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Heaps Coaching Decisions Cost New England At Least A Point

The_FortThe New England Revolutions losing streak is up to eight games after Saturday nights 2-1 home defeat to the struggling Columbus Crew.

A.J. Soares’ 50th-minute goal brought the Revs’ level after Columbus scored the first goal just before halftime, but Ethan Finley’s game-winning goal in the 84th-minute sealed the win for the visiting Crew.

This was a game that was there to be won by New England, but eventually the braver moves by Crew head coach Gregg Berhalter were the difference in the game.

This is Heaps third season in charge of New England but his coaching decisions on Saturday shows a manager who is not growing into the job, a manager who is clutching at straws much like his players.

Heaps made three coaching decisions during the Crew game that cost the Revolution at least one point, if not all three.

All three were substitutions and the first came in the 21st minute when Chris Tierney went down with a knee injury and Heaps brought on
Darrius Barnes instead of Kevin Alston. Heaps had went with Barnes at right back against Dallas a week ago, and it was a turnover by Barnes late that directly led to Dallas’s second goal.

To say that Barnes was poor against the Crew is an understatement. His mistakes directly led to both Columbus goals.

It was his needless foul on Ethan Finlay that set up the brilliant fee kick from Higuarin, a tackle that Heaps was not impressed with in his post match press conference:

One of the main things we tried to stay away from was fouling near the 18 yard box. We knew that (Federico) Higuain can hit that well. Obviously, it was a tough way to go in at halftime after we broke the game plan a little bit.

Then with the game stretched late Barnes completely whiffed on a clearance allowing Finlay to score.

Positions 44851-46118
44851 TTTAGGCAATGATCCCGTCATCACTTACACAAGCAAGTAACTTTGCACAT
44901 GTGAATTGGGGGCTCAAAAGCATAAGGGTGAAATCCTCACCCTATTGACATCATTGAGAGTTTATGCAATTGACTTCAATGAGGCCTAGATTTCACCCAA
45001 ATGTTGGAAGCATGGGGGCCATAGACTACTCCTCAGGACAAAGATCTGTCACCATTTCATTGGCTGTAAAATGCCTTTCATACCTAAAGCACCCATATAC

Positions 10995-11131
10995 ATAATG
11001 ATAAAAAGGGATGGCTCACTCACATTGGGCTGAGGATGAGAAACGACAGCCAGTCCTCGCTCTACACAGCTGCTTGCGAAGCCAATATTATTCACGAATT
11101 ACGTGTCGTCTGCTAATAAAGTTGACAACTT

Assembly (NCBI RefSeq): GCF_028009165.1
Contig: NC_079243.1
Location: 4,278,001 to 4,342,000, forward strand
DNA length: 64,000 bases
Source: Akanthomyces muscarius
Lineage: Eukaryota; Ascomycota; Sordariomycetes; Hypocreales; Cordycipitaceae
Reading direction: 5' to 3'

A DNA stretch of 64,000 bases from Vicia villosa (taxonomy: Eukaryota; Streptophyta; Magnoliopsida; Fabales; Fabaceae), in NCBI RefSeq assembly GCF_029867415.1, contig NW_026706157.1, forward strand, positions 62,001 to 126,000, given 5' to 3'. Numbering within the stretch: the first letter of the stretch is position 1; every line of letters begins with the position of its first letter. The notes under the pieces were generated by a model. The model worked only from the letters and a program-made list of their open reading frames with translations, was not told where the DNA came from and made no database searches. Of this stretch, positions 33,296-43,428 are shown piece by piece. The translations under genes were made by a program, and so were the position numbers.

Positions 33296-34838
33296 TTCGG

Instead of playing Barnes out of position against Columbus, why did Heaps not go with defender Kevin Alston, who is comfortable playing at left-back? Alston was an unused substitute on Saturday and surely would have provided better defensive support than Barnes? Why did Heaps think that Barnes, playing out of decision, would be a better option than Alston?

After the Soares header tied the game up, New England pressed for a winner until Heaps second substitution, replacing Patrick Mullins for Imbongo, making only his second league appearance of the season with 23 minutes to go.

I don’t know what Heaps was hoping for in making this substitution but whatever it was it didn’t happen. In his 23 minutes Imbongo managed only eight touches, and one of them was the kickoff after the Crew’s second goal.

Not only was Imbongo invisible, but his introduction was a straight like for like. Why not go with two up front and play both Imbongo and Mullins together? Or move Diego up front next to Imbongo and go 4-4-2? Instead Heaps fails to takes the initiative and it cost the Revolution a potential win.

If the Imbongo substitution was confusing the one in the 81st minute was baffling as Heaps took off an attacker Teal Bunbury and out on a midfielder Daigo Kobayashi. At home tied 1-1 and in the midst of a seven game losing streak, Heaps takes seemingly waves the white flag, settling for a point.

That decision spurned Berhalter into action as the Crew boss realized that this game was there to be won by his side and he brought on Justin Meram, a decision that turned the game:

In explaining the substitution after the match, Bernhalter drew a line between himself and Heaps saying:

We think (Justin Meram) can be a guy that starts the games. But when he doesn’t, we know what he can bring. We know how dangerous he is, how talented he is and he can make a play. So we put them in purely to win the game. We made two subs and we didn’t want a tie. We wanted to win. That’s the attitude we have. That’s what type of soccer we try to play: be aggressive, be offensive. We make moves like that to win.

Bernhalter was brave with his decisions and the Crew have now won back-to-back games for the first time March. Meanwhile in New England Heaps conservative in game decisions cost New England at least a point and probably all three.